Wood Burning for Beginners:
7 Step Guide
⇢What I Wish I'd Known⇠

This guide to wood burning for beginners was made with YOU in mind. When I first started out, I was right were you are. I spent hours scouring the internet trying to figure out what the devil I was doing.

Sadly for me, there wasn't much on the world wide web...

...wait. Wrong. Let me rephrase.

There wasn't much out there for TRUE BEGINNERS on the world wide web.

Everything I read assumed I either had SOME experience (but I didn't) or that I used a fancy tool (ha! I had the cheapest solid-point burner out there).

I vowed to myself that I would change this. I would make that information available and put it OUT there for you... that is, once I got the foggiest idea of what I should be doing in the first place!

This little guide is a big part of fulfilling that promise.

Bookmark this page.

Pin it. Print it. Share it. Use it.

You'll definitely want to come back to it.

Wood Burning For Beginners | Burn Savvy

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Step 1: Choose a Burner

Choosing a tool comes wayyyy BEFORE you even start burning. That's why this is step #1 in my book when it comes to wood burning for beginners.

I mean, how the devil do you choose when you don't even know what the choices are??

So here you go.

You have 2 choices: the solid point burner and the wire nib burner.

Wire nibs tools are way easier to use (and learn on) plus you usually have more nib options.

Solid point burners are cheaper and usually easier to store on a shelf somewhere.

Which to choose?

Read this article here to help you decide which one is best for you. And if you scroll to the bottom, I list my favorite burner for each style of tool to make it easy for you to get the one you want.

I also have a list of other woodburning tools [that are NOT burners] that make life SO much easier as a pyrographer!

Step 2: Choose & Prep Your Wood

Choosing wood

When choosing wood, you've got to consider a few things (like is it toxic to burn??). Read this article on how to choose wood for wood burning.

As far as ease of use, the best wood for wood burning typically looks like this:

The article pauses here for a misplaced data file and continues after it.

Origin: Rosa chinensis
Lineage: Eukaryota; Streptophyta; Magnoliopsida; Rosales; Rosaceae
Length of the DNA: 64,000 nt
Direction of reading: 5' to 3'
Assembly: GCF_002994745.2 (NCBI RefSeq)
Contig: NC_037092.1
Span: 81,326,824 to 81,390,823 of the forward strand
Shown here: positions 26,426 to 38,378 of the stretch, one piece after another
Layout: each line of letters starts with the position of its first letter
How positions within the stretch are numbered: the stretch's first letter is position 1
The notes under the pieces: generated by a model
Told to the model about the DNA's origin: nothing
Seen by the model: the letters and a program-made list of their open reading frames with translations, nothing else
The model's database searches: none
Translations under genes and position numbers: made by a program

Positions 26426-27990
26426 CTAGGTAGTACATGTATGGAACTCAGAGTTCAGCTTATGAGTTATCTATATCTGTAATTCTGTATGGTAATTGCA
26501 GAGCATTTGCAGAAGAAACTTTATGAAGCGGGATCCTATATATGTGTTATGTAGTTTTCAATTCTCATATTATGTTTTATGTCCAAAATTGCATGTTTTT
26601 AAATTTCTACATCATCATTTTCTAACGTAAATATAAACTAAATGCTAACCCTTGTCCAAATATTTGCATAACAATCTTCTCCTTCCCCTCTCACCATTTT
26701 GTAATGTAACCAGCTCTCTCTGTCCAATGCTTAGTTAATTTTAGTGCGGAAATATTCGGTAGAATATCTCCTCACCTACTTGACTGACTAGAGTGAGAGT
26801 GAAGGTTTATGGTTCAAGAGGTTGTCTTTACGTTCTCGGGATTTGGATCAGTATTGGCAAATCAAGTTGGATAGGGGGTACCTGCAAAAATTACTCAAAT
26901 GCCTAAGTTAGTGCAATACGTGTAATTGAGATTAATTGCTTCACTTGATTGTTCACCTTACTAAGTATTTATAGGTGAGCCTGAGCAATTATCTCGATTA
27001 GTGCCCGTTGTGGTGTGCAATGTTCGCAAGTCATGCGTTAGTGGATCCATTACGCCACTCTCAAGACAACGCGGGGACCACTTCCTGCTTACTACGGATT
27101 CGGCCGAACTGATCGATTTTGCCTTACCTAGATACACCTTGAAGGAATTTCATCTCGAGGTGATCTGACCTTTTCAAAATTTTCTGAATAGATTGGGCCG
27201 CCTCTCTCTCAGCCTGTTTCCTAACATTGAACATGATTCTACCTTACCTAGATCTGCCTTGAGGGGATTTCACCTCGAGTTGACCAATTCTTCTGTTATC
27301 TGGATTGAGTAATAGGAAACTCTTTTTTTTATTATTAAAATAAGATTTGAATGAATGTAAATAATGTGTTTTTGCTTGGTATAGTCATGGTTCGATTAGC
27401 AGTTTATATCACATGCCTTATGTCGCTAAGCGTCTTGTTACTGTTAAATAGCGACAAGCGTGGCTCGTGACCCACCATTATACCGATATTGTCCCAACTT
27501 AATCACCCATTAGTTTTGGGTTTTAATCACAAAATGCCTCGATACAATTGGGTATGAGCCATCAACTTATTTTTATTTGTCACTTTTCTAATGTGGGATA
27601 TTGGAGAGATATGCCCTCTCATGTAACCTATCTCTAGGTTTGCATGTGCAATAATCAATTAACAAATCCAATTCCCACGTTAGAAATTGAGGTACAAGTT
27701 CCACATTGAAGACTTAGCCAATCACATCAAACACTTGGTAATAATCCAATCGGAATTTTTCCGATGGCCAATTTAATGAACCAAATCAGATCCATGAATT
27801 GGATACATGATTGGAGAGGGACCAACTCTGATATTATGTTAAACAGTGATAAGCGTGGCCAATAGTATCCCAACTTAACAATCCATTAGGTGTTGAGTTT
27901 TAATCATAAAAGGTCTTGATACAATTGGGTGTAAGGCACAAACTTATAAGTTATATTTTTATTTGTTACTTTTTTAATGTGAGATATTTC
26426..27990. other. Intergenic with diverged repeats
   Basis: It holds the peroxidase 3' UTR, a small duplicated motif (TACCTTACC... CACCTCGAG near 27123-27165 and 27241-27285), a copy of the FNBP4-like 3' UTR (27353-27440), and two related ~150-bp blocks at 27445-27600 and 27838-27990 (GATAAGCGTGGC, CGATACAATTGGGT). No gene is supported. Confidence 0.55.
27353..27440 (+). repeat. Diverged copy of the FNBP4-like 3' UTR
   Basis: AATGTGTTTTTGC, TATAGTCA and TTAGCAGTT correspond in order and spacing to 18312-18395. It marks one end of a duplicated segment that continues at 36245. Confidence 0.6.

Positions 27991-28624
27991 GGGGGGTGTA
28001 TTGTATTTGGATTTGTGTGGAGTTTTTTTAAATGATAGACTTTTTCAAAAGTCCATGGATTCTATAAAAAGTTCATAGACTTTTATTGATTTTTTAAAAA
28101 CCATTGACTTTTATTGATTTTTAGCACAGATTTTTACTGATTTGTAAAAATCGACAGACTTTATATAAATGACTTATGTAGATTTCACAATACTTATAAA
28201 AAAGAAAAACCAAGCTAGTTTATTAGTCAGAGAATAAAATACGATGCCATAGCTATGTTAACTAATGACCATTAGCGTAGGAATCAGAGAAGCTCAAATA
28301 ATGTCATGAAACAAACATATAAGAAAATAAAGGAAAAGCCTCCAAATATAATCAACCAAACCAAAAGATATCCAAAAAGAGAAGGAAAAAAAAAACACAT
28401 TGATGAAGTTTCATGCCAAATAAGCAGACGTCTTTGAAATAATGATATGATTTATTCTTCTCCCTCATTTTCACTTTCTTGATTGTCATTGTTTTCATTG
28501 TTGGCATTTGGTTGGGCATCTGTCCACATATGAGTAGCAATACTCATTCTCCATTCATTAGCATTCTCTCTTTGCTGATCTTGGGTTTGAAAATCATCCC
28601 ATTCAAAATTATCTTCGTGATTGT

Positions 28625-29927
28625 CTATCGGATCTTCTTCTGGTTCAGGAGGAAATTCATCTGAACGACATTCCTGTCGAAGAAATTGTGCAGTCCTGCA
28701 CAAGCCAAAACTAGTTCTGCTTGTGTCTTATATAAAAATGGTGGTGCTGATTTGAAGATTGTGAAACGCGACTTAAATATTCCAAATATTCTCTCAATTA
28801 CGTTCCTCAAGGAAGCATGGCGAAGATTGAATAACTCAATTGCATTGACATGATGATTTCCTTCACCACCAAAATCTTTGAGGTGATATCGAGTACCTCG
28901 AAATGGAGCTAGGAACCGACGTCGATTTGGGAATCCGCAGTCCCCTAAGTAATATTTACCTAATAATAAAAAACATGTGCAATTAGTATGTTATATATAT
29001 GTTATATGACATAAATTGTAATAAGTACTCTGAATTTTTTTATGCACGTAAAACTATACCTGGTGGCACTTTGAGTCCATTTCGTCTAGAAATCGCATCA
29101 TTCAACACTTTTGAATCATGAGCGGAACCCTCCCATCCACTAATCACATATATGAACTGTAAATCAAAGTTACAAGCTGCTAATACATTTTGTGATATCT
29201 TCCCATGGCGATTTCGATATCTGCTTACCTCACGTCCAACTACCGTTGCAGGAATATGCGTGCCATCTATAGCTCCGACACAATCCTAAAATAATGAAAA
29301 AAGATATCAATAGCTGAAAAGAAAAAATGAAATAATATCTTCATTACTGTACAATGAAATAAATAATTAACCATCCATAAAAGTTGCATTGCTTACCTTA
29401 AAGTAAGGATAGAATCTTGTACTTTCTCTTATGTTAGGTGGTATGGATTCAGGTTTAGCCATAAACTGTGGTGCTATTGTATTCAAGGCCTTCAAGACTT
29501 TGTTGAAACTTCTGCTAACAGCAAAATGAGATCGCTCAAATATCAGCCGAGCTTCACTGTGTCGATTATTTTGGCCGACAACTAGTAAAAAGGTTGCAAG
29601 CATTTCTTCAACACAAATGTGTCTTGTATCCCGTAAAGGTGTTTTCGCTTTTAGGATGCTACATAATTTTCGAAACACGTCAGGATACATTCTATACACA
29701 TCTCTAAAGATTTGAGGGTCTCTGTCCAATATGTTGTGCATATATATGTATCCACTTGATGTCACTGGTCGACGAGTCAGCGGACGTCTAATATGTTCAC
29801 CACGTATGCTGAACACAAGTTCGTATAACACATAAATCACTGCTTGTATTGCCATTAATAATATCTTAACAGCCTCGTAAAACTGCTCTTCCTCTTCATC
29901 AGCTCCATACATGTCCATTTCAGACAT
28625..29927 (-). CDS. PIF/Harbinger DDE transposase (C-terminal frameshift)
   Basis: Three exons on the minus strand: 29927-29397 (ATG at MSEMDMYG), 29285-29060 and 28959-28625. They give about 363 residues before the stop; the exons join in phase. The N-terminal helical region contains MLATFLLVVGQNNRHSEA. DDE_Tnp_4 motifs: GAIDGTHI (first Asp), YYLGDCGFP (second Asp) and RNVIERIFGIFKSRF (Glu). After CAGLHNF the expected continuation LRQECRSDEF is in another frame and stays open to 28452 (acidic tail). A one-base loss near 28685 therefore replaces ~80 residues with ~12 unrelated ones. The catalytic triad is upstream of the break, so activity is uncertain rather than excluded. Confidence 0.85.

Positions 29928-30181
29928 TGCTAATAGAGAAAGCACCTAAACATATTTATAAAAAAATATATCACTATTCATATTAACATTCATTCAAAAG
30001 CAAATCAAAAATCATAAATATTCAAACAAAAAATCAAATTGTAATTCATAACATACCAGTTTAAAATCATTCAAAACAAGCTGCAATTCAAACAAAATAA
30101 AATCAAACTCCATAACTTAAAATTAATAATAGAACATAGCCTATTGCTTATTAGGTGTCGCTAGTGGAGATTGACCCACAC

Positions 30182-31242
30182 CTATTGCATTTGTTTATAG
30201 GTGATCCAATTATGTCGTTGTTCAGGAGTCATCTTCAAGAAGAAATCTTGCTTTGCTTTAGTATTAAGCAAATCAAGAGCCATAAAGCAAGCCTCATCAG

• light in color

Dark wood tends to hide the burn. The lighter the wood, the easier you can see your art.

  • clear of knots

Knots may look really cool. But if you don't work them into your art piece, they can be distracting. Plus, because knots change the hardness or softness of the wood, they can be really unpredictable and frustrating to burn.

  • smooth grain

When grain fluctuates from hard to soft, it makes your burn unpredictable. But if you have a smooth grain - the whole thing is hard grained or the whole thing is soft grained - your burn will have a much more even, intentional look.

If you have to work with a wood that has a lot of variable grain, you're going to spend a lot more time fighting the grain to get your burn to look the way you want.

So which woods are best?

Here is a list of the most popular woods to burn + my opinions on each kind.

You can also order a wood sampler kit to make your OWN opinion. Which woods are YOUR favorite to burn?

Prepping Wood for Burning

Here's another gem that a lot of people miss when teaching or learning wood burning for beginners.

Prep. Your. Wood.

I didn't use to do this. I'm a little impatient (arguably lazy) when it comes to things like sanding your wood.

But OH how I repented when I learned how much it saved me!!!

Sanding your wood knocks the big ridges off and makes the wood more smooth. Smooth wood means smoother burning.  Smooth wood means less "clean up" with a razor blade to remove blobbing burns. Smooth wood means a crisper, prettier picture in the end with LESS work overall.

Smooth wood = time saver!

Here are my favorite tips for prepping wood for woodburning.

Step 3: Prep Your Design

If you're using a pattern, you'll want to transfer it to the wood.